On 3rd September 2020, the Law Commission launched a consultation on proposals to modernise and improve the law governing weddings. This consultation will run until 3rd December 2020.
The current position
Currently, the law on weddings dates back to the Marriage Act 1836 which regulates how couples can legally get married. Under this law it is only possible to get legally married in either a civil or religious ceremony. Therefore, other ceremonies such as humanist weddings are not considered legal.
A religious ceremony must take place in a registered religious building and an authorised person must attend the ceremony and register the marriage. Same-sex couples can only be married in a building registered for the marriage of same-sex couples.
A civil ceremony must take place at either a register office or a venue that has been approved by the local council and a registrar must carry out, or be present at, the wedding. A civil ceremony can include readings, songs or music, but must not include hymns or readings from religious scriptures.
The current law means that weddings cannot occur outside, or remotely, which has caused some difficulties with the restrictions placed on weddings due to the Covid-19 pandemic.
By comparison, in Scotland weddings are not limited to location, and marriages can be conducted by any authorised celebrants.
What is proposed?
The Law Commission are proposing to make the following changes:
- Allow weddings to take place outdoors and on cruise ships
- Offer couples greater flexibility over the form of their wedding ceremonies and enable a variety of ceremonies to mark their marriages, including involving celebrants, and humanist weddings
- Simplify the process – currently couples wishing to get married have to give notice in person which can be difficult for some couples – therefore it has been proposed that giving notice could occur by post or online.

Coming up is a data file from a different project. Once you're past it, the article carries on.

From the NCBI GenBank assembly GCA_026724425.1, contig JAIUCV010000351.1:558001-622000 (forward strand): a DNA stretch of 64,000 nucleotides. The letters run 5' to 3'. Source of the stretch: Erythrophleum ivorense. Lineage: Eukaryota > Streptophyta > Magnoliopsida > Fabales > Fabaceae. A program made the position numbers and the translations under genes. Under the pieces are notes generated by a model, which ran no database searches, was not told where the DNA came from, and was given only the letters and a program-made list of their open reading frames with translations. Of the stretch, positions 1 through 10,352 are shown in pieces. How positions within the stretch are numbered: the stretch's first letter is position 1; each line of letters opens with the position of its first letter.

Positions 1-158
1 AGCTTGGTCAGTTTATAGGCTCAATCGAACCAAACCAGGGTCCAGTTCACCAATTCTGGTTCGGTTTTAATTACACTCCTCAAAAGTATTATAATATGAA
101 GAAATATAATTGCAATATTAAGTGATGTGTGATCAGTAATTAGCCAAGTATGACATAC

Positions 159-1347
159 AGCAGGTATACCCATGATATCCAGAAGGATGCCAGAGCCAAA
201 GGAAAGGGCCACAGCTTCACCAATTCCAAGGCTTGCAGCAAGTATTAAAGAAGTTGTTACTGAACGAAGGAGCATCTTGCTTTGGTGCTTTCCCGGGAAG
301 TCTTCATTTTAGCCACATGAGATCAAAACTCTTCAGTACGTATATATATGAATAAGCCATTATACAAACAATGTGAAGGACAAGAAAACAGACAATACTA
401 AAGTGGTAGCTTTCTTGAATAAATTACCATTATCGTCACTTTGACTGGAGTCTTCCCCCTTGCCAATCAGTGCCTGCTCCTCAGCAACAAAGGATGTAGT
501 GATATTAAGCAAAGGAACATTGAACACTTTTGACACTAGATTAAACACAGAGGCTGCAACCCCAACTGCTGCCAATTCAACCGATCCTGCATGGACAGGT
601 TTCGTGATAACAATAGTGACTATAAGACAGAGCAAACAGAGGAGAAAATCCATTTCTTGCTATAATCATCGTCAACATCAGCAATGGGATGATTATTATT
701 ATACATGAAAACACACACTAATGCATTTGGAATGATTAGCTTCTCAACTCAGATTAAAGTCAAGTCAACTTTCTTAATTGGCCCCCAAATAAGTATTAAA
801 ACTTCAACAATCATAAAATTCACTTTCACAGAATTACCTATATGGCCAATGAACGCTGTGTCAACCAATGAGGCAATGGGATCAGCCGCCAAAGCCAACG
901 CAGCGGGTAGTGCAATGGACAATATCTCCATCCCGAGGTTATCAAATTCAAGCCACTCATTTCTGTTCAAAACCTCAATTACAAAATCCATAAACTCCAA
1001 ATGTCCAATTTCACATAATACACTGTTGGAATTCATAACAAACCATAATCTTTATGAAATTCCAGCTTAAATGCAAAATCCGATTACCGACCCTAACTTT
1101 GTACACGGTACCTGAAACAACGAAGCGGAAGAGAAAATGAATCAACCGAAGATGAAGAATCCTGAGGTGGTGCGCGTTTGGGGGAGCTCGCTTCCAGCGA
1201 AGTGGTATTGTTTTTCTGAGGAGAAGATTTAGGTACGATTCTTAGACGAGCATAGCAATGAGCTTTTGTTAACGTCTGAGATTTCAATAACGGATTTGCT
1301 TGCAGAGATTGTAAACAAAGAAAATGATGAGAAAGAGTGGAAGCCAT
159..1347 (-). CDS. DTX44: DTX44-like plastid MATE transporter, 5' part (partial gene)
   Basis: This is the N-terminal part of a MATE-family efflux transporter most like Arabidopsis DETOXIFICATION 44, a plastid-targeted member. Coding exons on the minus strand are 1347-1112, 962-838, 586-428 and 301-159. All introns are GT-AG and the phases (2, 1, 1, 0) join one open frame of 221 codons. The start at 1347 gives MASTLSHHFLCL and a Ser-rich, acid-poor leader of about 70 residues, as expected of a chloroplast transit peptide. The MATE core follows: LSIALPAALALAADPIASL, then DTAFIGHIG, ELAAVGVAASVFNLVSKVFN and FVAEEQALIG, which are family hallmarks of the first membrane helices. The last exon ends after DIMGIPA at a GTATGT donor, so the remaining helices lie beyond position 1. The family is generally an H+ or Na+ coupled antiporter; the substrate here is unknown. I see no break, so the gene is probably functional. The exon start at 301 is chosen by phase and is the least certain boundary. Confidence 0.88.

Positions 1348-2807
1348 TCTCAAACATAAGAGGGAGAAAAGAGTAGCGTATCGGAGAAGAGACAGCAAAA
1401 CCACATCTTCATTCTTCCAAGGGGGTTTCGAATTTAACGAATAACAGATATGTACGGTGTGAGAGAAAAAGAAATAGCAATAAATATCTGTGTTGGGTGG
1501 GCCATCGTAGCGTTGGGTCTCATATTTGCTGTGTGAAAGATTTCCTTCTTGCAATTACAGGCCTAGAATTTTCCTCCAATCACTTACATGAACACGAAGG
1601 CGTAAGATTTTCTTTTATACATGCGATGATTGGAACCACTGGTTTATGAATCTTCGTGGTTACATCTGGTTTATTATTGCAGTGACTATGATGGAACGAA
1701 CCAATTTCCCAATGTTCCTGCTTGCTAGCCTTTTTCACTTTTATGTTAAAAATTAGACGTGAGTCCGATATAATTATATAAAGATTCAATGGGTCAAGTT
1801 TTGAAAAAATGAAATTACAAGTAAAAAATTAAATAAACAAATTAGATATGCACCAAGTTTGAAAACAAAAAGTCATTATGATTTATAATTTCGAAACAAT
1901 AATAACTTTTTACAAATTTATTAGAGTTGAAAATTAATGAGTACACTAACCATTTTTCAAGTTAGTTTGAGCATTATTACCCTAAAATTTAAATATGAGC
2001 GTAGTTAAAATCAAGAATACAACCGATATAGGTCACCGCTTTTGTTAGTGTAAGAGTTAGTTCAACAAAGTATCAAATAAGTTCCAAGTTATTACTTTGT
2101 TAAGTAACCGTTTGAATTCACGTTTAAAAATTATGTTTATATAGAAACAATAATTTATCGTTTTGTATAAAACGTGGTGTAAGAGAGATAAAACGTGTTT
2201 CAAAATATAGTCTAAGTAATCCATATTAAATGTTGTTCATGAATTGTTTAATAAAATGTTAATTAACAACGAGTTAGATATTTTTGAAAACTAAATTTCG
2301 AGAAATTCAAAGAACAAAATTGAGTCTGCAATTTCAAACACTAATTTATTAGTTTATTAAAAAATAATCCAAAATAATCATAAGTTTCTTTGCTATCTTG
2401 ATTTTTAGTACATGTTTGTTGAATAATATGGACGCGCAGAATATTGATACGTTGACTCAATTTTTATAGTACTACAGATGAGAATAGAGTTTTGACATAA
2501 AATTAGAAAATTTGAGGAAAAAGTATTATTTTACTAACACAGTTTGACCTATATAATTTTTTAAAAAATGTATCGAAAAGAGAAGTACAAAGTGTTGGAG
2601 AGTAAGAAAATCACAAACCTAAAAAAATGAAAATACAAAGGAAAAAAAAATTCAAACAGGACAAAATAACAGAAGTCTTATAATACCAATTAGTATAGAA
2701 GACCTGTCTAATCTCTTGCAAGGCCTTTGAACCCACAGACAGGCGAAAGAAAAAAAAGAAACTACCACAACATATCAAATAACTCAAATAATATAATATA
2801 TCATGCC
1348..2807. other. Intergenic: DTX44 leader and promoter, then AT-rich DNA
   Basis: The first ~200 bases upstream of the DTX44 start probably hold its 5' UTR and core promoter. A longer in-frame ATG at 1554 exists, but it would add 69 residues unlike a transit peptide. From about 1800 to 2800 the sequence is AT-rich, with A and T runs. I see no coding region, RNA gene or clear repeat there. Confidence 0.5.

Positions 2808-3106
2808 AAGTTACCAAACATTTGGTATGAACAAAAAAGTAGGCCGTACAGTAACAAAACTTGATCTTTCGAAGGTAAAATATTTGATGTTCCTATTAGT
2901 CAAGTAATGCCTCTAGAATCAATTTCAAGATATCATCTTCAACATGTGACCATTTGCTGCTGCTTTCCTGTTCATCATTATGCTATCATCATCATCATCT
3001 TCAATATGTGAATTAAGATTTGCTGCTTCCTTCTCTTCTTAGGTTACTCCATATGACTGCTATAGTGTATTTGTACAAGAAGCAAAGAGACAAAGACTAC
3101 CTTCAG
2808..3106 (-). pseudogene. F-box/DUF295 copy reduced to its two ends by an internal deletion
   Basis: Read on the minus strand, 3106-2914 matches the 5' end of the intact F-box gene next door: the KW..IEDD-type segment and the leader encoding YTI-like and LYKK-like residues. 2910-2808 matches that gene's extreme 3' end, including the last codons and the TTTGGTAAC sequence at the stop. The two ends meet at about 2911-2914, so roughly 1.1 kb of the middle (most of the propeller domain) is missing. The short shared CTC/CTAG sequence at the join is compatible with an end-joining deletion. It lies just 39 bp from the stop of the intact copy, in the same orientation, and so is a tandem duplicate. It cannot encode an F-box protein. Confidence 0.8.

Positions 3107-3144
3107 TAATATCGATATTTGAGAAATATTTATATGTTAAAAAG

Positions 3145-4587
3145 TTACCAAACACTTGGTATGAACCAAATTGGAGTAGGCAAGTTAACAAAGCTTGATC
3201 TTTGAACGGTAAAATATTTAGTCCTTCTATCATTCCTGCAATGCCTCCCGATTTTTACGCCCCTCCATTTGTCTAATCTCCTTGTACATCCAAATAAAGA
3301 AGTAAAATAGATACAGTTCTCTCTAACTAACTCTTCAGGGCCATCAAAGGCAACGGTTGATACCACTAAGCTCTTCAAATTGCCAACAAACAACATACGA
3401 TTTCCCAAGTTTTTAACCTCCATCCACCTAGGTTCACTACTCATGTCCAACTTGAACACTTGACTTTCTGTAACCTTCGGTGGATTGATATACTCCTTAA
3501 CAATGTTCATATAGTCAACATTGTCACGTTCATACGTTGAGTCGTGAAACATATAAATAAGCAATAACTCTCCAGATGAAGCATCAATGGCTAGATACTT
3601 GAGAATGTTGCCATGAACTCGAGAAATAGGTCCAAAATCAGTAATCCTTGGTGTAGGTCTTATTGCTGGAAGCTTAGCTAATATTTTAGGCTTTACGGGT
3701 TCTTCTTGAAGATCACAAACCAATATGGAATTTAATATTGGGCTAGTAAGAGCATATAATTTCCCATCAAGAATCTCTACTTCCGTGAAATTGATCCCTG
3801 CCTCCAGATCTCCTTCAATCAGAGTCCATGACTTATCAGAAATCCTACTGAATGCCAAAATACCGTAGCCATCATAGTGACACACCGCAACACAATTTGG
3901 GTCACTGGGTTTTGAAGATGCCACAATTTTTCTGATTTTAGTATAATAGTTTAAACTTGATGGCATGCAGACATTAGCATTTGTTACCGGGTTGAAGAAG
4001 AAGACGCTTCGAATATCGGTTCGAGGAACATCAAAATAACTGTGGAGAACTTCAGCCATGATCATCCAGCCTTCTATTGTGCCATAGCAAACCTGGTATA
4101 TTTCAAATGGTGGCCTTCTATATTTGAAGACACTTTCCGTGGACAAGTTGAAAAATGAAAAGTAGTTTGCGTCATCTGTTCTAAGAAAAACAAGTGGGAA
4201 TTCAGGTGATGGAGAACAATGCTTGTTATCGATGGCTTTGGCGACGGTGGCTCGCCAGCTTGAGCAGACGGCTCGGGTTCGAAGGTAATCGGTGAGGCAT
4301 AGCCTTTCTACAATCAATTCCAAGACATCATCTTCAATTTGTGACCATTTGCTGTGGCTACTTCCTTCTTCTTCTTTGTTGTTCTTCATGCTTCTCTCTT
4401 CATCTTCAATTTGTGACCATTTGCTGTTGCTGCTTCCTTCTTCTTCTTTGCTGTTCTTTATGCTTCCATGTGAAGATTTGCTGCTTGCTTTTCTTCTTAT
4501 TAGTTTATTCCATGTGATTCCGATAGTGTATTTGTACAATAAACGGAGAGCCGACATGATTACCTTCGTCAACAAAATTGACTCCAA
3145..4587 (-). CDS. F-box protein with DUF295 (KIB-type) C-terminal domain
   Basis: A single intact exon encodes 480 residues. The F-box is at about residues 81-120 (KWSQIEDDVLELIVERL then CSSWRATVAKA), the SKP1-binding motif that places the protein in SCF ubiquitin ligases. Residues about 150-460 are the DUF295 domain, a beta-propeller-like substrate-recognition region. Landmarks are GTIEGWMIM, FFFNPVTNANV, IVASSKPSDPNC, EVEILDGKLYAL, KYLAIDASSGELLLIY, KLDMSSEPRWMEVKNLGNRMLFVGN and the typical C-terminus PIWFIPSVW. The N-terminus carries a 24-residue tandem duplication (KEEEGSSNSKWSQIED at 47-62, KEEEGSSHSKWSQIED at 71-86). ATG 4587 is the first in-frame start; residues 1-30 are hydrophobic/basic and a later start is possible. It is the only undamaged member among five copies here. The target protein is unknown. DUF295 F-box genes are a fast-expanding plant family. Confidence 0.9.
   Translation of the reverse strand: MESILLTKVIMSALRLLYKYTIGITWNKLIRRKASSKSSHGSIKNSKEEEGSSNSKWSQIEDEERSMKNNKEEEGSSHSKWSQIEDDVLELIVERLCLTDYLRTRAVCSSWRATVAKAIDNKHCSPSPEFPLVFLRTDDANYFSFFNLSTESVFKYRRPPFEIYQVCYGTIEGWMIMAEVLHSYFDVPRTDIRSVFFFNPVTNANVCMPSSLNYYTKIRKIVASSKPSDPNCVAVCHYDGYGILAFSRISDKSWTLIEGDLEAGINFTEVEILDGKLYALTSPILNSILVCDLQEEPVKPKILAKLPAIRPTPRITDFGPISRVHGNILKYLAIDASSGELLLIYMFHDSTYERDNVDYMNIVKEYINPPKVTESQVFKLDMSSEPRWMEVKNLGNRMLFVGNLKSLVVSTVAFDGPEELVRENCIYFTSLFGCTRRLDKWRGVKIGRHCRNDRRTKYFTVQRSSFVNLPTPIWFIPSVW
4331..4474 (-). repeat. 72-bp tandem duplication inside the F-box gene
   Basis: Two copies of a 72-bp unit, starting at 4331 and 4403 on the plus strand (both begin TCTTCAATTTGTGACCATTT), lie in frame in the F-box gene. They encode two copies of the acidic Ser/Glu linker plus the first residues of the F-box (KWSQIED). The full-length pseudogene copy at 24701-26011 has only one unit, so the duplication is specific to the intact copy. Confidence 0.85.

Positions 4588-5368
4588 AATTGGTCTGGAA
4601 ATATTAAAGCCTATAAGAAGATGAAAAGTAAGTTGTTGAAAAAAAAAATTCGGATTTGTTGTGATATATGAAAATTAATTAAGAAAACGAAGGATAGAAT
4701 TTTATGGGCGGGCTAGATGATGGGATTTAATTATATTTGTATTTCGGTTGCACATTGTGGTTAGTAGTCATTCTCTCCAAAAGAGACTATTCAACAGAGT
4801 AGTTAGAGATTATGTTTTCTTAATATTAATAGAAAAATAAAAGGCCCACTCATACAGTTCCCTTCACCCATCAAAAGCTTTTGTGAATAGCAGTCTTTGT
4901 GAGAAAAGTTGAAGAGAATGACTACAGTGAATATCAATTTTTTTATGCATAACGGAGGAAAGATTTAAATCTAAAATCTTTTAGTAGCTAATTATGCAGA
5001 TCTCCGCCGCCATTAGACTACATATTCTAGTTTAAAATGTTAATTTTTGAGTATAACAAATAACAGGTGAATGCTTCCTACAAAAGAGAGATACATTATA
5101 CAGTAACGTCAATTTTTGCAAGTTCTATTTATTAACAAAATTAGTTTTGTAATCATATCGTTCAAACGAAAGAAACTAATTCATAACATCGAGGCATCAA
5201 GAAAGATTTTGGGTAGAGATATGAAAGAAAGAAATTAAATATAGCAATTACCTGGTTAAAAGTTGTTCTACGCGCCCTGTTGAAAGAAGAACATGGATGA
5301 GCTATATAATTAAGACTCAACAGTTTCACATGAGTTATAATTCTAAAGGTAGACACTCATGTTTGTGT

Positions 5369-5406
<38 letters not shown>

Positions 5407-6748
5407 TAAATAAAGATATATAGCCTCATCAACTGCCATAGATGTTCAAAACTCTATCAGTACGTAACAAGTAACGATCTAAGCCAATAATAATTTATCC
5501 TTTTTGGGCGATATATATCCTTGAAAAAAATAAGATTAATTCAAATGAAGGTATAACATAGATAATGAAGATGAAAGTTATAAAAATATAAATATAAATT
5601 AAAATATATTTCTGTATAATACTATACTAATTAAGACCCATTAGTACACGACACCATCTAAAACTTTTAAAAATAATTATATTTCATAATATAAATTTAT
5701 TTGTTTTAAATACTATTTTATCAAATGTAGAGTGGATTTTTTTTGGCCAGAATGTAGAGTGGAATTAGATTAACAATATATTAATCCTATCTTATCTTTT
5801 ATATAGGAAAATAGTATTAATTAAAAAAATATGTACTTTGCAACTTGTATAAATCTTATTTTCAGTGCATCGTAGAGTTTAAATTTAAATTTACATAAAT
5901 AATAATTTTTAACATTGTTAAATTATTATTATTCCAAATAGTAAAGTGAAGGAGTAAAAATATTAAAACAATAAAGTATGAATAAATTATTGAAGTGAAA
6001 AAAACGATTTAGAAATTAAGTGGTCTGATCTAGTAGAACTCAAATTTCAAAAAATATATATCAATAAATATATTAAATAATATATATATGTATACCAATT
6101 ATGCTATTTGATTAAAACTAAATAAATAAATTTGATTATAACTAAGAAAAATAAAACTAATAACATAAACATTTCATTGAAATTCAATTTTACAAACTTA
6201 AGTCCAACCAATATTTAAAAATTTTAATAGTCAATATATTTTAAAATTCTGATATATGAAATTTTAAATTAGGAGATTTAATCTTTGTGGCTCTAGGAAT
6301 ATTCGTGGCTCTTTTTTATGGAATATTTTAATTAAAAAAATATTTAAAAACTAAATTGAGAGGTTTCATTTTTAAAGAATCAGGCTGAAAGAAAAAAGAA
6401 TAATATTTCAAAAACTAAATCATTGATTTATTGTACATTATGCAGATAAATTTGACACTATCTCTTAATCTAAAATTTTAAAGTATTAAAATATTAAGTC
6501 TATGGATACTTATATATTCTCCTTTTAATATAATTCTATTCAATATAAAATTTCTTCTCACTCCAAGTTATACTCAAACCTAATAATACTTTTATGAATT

- Ensure that fewer weddings conducted according to religious rites result in a marriage that is not legally recognised
- Provide a power to allow weddings to take place remotely during any future national emergency (such as Covid-19). This should hopefully make a difference as some venues were unable to open due to the restrictions placed on venues.
This would therefore offer more flexibility to couples getting married and open up a number of possible ceremony options that have previously been unavailable due to the limitations.
There are some further considerations that couples getting married may like to consider:
Marriage revokes a Will
Once a couple is married, any Will that has previously been made by either person will be revoked, in other words it is no longer valid. There is an exception to this, which is any Will that is made in contemplation of marriage. Our Private Client department can help you draft a Will.
Whether a Pre-Nuptial agreement may be necessary
A pre-nuptial agreement is a document that states how the couple should divide their assets in the event that the relationship breaks down. A pre-nuptial agreement is not strictly binding on the matrimonial court. For further information on pre-nuptial agreements, please see our page “Why get a pre-nuptial before you get married“.
Barrett & Co Solicitors are open and are able to conduct telephone meetings. Our Family Team offers a confidential one-hour fixed fee meeting for one hour for £95 including VAT, if you would like any advice on the above matters discussed. Please contact our Reading office on 0118 958 9711 to book an appointment or alternatively, email [email protected] and we will be happy to assist you.
Get in Touch
If you would like further information, Eleanor Pearson offers an initial one hour fixed fee meeting at a cost of £95 (inc. VAT). During these meeting we can discuss your personal circumstances, options and possible next steps.
Due to the current circumstances, meetings can occur via telephone. We are hoping that meetings at our office in Reading can occur soon. Please call the office on 0118 9589711 or email [email protected] if you would like to book a meeting.
Eleanor is a Family Law solicitor and is a member of Resolution. Eleanor specialises in divorce, financial matters and private children matters.